For any MMO to have a decent sized content patch out within a few months is pretty decent, but for this to be the third one is impressive. Compare this to WoW (didn’t I promise I wouldn’t do that?) and you will see that Azeroth had three patches released in five months with two raids added and Rift comes in a month earlier with one raid per update. I know raids aren’t everyone’s cup of tea but as it is new content it is not such a bad benchmark. EQII managed to get their third update out in three months with several new instances and four raids added. SOE has a reputation for churning out content as evidenced by the Everquest franchise’s annual expansions for both EQ and EQII, whereas Blizzard is known for only releasing content “when it’s ready”. Rift’s aggressive patch policy seems to hitting the right stride so far, falling as it does in the middle of both those games schedules.
It could be argued that with content coming out thick and fast maybe these are missions and raids that should have been out at release. Instead of just opening up new instances which may or may not have been coded months ago, Rift patches have been heavily tied in to the lore of the game. Waves of Madness opens up Hammerknell, the city of the Dwarves. Our stunted friends have fled their home and sealed the door, and they are not saying why. However, before we get to stomp around in their ancient city and do some serious vanquishing there is a prelude event with daily quests to undertake, major invasions to fend off and rewards in the form of a new currency (Rune King’s Seals). It is unclear how long Trion Worlds can keep spinning out the current lore before players are crying out for the raids to take down their arch enemies. Will they let us spank Regulos any time soon? And if so, what next? Will there be bigger and badder big-bads around the corner? Only time will tell I guess. For now there seems to be enough unexplored lore to keep us going for a while.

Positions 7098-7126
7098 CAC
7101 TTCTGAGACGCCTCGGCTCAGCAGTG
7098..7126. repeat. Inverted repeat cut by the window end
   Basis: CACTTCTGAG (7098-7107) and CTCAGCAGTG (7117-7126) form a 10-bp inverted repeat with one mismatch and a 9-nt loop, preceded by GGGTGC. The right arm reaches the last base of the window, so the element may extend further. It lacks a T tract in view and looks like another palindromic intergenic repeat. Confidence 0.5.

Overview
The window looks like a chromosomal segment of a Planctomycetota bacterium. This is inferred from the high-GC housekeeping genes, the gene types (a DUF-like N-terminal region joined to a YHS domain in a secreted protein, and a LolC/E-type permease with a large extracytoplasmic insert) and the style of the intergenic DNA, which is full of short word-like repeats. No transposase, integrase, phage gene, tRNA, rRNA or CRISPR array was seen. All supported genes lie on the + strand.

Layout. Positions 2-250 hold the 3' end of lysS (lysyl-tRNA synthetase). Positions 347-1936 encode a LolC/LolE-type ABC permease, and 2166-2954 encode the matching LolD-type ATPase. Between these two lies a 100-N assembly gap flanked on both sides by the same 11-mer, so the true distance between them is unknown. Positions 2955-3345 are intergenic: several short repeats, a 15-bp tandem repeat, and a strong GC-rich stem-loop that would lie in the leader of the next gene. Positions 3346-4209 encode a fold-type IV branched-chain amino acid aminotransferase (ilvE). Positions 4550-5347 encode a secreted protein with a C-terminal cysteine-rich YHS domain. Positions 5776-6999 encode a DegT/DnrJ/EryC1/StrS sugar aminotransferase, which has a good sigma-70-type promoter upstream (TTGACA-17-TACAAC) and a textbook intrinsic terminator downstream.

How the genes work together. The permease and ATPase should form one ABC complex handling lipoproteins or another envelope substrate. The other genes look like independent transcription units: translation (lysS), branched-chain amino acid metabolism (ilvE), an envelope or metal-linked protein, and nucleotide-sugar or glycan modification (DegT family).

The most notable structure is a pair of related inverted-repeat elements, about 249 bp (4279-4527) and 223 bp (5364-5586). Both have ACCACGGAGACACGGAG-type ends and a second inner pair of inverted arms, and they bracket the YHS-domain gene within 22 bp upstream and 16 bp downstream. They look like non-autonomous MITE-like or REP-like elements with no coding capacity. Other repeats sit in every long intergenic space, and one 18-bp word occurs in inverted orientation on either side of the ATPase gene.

So far I have found the Rune King’s Seals to be pretty easy to come by and haven’t had any trouble saving up enough for a new pet and an amulet which allows me to breath underwater. Even though I’ve just hit my early twenties – with a level cap of 50 – I’ve not felt left out of the new content. I won’t be running the raid for a while but it is good to be able to contribute in a small way.
Stability and polish seem pretty good, we didn’t get everything that 1.3 promised but the communication from the developers has been refreshingly honest. Coming to Rift after being a seasoned SOE gamer, this is a revelation. Getting info out of Sony’s devs often felt harder than jumping over the moon.
So let us get back to the expression WoW clone, as if I haven’t touched on it enough. It is no secret that World of Warcraft, while forging its own path, is also the product of studying other MMOs and learning the lessons that they have to teach. The greatest lesson that we can learn from Blizzard is one that its emulators have failed to grasp, and that is to take what has gone before and refine and polish it until it gleams like new. In this I’d have to say that, yes, Rift has indeed copied WoW as so many other games have, but Rift has done it where it counts and given us a proper game at launch paving the way for meaningful content updates instead of thousands of bug fixes making a released product feel like a beta.
I’m anxious to see what the future holds.